History | Modern Scandinavia and Baltic States
B300 | 2981 | Raun

A portion of the above section reserved for majors
Above section open to undergraduates only
Above section meets with HIST D300 and CEUS U320
B300:  REEI graduate students register for REEI R500

This course offers a comparative survey of Scandinavian and Baltic
history since the beginning of the 19th century.  It focuses on eight
countries (Iceland, Norway, Denmark, Sweden, Finland, Estonia,
Latvia, and Lithuania) that are small in population (under 32 million
in the year 2000), but who are today key players in the vibrant
Baltic Sea area, which is taking important steps toward new forms of
integration.  The contribution of the Nordic countries to modern
European development has been significantly out of proportion to
modest numbers.  Note, for example, their role in the emergence of
the welfare state, neutrality in foreign policy, women’s movements,
and culture (literature, painting, architecture, music, film, and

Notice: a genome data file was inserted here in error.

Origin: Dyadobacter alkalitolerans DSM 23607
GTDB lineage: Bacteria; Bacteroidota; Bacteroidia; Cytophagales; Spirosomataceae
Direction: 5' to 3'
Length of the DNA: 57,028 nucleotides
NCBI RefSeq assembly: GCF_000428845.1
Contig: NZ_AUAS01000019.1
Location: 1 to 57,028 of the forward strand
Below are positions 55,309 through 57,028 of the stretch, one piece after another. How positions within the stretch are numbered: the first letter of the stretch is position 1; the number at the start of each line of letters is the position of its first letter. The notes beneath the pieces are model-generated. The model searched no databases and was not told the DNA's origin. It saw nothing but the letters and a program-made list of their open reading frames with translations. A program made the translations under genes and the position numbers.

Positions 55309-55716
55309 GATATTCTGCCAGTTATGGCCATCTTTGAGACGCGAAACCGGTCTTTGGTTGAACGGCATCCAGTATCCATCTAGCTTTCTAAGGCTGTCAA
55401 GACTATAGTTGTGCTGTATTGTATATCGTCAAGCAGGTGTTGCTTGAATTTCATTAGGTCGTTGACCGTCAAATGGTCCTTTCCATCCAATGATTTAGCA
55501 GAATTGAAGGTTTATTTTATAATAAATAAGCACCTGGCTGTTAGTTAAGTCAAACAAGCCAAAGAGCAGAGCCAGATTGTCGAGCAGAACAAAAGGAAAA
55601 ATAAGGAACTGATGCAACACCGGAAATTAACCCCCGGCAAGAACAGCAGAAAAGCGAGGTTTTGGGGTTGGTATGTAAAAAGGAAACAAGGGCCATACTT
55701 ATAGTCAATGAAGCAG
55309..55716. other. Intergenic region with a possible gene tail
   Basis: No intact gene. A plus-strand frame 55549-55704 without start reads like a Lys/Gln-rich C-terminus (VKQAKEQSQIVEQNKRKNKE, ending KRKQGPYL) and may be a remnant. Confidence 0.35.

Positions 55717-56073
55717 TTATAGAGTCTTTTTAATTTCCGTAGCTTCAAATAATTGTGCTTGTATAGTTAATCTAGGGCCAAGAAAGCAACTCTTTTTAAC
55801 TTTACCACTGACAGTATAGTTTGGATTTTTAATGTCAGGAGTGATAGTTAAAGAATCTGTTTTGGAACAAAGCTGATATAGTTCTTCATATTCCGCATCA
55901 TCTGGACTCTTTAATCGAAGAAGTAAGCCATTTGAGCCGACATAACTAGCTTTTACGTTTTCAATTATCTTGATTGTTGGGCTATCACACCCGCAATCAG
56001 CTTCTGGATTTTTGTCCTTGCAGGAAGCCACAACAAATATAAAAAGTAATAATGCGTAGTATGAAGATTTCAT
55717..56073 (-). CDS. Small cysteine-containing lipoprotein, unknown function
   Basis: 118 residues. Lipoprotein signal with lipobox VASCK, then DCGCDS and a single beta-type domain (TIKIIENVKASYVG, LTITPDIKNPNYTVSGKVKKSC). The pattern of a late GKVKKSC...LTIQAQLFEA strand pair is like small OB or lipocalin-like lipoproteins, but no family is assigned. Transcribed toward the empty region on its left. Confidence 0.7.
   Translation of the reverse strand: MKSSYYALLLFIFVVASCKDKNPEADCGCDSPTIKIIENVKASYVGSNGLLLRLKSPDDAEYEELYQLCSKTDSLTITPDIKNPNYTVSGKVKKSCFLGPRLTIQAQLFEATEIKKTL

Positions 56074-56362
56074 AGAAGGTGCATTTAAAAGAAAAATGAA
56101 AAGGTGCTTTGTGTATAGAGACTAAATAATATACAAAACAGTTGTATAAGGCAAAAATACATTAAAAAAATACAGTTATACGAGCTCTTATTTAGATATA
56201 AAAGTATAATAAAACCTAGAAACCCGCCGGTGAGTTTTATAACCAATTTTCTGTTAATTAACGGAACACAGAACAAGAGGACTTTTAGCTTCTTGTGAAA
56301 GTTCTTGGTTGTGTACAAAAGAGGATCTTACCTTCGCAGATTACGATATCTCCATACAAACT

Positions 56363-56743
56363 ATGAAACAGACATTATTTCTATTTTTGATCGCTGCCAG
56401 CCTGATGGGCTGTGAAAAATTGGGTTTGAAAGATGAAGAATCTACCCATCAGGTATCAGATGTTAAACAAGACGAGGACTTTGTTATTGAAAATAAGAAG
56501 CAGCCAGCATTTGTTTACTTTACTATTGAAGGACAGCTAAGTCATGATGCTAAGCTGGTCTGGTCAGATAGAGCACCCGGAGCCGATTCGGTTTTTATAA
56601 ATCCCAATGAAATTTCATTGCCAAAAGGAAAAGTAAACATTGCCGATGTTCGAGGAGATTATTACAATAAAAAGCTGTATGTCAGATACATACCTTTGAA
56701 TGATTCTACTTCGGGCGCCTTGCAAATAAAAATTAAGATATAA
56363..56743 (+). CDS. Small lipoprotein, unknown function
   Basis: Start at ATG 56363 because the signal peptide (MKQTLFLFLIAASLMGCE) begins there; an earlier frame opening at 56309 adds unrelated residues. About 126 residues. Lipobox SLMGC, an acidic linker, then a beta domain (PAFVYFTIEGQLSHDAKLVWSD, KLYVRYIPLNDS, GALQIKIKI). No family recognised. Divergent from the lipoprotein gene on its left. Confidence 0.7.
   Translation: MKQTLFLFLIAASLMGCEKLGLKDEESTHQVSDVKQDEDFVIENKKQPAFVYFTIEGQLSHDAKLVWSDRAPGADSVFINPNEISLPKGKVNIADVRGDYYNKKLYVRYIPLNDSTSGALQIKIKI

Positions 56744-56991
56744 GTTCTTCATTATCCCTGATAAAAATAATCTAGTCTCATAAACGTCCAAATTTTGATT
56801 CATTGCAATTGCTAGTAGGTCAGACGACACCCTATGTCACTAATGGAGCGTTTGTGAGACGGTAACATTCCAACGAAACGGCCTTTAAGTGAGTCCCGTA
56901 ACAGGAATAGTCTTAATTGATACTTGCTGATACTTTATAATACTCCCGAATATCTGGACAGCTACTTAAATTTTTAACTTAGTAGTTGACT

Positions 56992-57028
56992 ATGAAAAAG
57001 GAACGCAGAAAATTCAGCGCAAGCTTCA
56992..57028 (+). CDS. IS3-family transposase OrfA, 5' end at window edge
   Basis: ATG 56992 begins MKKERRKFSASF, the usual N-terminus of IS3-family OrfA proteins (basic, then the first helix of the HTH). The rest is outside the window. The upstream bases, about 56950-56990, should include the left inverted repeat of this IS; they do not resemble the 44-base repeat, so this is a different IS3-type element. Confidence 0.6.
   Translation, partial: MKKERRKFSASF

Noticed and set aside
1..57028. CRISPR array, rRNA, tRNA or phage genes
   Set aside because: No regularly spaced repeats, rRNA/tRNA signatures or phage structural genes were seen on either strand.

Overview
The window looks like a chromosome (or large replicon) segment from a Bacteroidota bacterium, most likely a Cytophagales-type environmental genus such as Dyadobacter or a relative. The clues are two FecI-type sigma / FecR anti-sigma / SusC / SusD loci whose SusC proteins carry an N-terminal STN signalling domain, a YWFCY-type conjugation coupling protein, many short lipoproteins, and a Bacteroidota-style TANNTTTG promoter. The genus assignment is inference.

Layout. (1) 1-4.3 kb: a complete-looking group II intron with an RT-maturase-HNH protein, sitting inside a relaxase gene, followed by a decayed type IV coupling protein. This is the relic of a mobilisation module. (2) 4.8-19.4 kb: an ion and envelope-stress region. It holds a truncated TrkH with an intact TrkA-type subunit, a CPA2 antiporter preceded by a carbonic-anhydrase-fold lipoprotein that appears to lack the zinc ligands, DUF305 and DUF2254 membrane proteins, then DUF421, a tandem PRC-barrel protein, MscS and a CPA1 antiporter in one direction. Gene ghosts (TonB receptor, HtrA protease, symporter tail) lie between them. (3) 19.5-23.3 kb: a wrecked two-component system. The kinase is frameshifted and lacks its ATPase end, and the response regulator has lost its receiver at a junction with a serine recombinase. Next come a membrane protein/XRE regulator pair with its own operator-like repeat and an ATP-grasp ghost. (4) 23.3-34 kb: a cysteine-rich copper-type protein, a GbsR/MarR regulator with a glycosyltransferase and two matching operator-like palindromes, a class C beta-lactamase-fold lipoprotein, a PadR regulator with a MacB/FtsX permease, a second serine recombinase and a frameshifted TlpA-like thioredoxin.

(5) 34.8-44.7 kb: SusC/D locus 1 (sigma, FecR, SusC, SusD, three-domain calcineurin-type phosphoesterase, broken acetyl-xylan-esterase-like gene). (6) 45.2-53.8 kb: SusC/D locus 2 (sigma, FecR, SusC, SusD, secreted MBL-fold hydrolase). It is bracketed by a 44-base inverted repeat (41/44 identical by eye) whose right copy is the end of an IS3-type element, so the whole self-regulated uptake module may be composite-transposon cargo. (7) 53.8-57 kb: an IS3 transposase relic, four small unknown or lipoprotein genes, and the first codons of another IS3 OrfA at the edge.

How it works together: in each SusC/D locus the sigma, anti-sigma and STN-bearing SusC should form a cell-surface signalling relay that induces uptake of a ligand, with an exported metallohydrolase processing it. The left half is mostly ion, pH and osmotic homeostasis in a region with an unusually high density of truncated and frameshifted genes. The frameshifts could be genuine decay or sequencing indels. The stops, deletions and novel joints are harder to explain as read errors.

design, to name only certain major areas).  In the 20th century they
also became models of political stability and democracy.  For
comparative purposes we
will also discuss the development of the Baltic states, who
culturally–in many ways–belong with Scandinavia, but whose political
history is
contrasting.  With the restoration of Baltic independence in 1991 the
concept of  “Baltoscandia” has reemerged, and we are witnessing a
growing integration of the entire Baltic Sea region.   Three of these
countries are already members of the European Union, and several
others are likely to join soon.